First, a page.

Food and fiction in shades of noir...
Alessandro is a hands-on chef instructor at a catering college, a man whos always played it safe in life. Until now. Unsatisfied with his life, he starts to suffer from psychological disorders so out of control that he confuses dreams with reality. One day, in the grip of a psychotic episode, a Hispanic voice on the phone and an unexpected encounter with a Nicaraguan woman convince him to give everything up to go and look for Pappy, a Mexican chef whos been missing for about 20 years, the inventor of the world famous red soup. Alessandro turns his life upside down, leaves his house, his job and sets off in pursuit of the Mexican cocinero, convinced he can find him and learn something important that will heal his troubled psyche. He embarks on a wild journey which sees him travel from Italy to South America via the esoteric and mystic world of food and into the alchemical, masonic realms of ancient Scotland, where a dinner has been held every 25 January since the 17th century to commemorate the countrys greatest poet, Robert Burns. At these Burns Nights, strange societies, obsessed with the supernatural powers of Burns poetic verse, try to bend reality to their will. Alessandro discovers things he could never have imagined, helped by Jorge Luis Borges The Book of Imaginary Beings. In the meantime, though, where can old chef Antonino-Manzanera-Mendoza, aka Pappy, have gone?
Its a strange novel: beautiful, meandering and liquid to begin with then suddenly violent, full of action, mysteriously philosophical and a crime drama in the second half.
Dacia Maraini (author of Dialogue of a Prostitute and her Client and The Silent Duchess)
Its a thriller thats not really a thriller, captivating the reader all the same with an unconventional narrative technique which successfully combines the syncopated rhythms that only someone with a background in cinema/theatre/television could have (its all in his biography), with a hypnotic narrative, indispensable for anyone wishing to venture into the mystical, magical world of food and esotericism. ...This novel has everything it needs to be taken seriously, with which all we mean is it has something new to say and something new to show the reader.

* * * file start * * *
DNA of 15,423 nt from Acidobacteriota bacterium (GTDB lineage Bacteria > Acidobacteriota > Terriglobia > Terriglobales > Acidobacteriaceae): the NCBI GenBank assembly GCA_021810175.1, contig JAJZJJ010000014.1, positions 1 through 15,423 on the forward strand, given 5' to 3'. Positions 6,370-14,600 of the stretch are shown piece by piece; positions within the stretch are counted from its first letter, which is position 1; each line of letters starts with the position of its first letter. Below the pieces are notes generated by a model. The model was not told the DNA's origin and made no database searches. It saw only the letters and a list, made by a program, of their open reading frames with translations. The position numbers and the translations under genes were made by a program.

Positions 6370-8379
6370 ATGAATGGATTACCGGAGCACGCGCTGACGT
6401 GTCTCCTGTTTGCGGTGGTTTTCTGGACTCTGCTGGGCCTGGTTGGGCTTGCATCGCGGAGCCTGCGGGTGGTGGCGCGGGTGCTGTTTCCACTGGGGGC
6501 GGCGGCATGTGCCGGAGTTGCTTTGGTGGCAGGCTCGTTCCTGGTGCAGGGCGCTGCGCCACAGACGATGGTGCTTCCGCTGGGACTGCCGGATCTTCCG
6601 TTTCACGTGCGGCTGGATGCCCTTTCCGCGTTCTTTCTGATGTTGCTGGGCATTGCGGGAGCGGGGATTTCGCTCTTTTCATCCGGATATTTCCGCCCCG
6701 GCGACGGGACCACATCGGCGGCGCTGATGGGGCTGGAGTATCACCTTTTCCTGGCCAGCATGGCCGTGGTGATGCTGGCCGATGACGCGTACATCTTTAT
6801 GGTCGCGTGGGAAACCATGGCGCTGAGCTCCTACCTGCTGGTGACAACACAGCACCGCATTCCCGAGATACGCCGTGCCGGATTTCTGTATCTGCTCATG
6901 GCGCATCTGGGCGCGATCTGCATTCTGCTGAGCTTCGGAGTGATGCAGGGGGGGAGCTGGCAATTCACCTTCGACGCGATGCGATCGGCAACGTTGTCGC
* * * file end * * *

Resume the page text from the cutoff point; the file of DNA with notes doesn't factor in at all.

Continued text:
So, its a great story, but the telling is even better.
Francesco Colò (Thrillercafé)
What makes Il cuoco di Burns Night different from the many similar plots out there is the weaving of both food and literature into the narrative, and the beauty of (re)introducing the reader to a poet and a legend that are not widely known: as the novel advances hauntingly, Agostini very cleverly accompanies the reader to the experience of a Burns Night, also known as Burns Supper, the birthday celebration held in Scotland every year on 25 January, in celebration of the poet Robert Burns.
Roberto Agostinis first novel has a very original format. Rich, colourful minestrone soups are often summoned: essentially, arent we all desperately seeking ingredients to swap for the perfect final dish? Were born as broths without flavour and die as tasty soups to be bequeathed. Elisabetta Colla (Noi Donne)
Roberto Agostini was born in Rome, and is an actor and theatrical director. His productions include: Romana - a tribute to Gabriella Ferri, Scarti Nobili - Beatrice Cenci, Jezabel (based on the book by I. Némirovsky), Lettere damore by Dacia Maraini, also played in Boston (USA) and Seoul (Korea). Il cuoco di Burns night is his first novel.
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